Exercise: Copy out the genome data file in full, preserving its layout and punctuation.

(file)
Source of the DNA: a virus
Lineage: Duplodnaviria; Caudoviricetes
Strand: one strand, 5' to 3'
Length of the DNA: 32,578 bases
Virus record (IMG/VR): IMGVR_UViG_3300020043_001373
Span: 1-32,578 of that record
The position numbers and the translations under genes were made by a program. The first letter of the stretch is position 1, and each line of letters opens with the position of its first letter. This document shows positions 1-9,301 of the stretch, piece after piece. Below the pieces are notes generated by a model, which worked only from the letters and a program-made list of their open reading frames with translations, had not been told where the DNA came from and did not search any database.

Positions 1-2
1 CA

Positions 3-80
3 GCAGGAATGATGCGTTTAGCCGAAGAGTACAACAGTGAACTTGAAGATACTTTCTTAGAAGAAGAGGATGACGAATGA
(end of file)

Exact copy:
Source of the DNA: a virus
Lineage: Duplodnaviria; Caudoviricetes
Strand: one strand, 5' to 3'
Length of the DNA: 32,578 bases
Virus record (IMG/VR): IMGVR_UViG_3300020043_001373
Span: 1-32,578 of that record
The position numbers and the translations under genes were made by a program. The first letter of the stretch is position 1, and each line of letters opens with the position of its first letter. This document shows positions 1-9,301 of the stretch, piece after piece. Below the pieces are notes generated by a model, which worked only from the letters and a program-made list of their open reading frames with translations, had not been told where the DNA came from and did not search any database.

Positions 1-2
1 CA

Positions 3-80
3 GCAGGAATGATGCGTTTAGCCGAAGAGTACAACAGTGAACTTGAAGATACTTTCTTAGAAGAAGAGGATGACGAATGA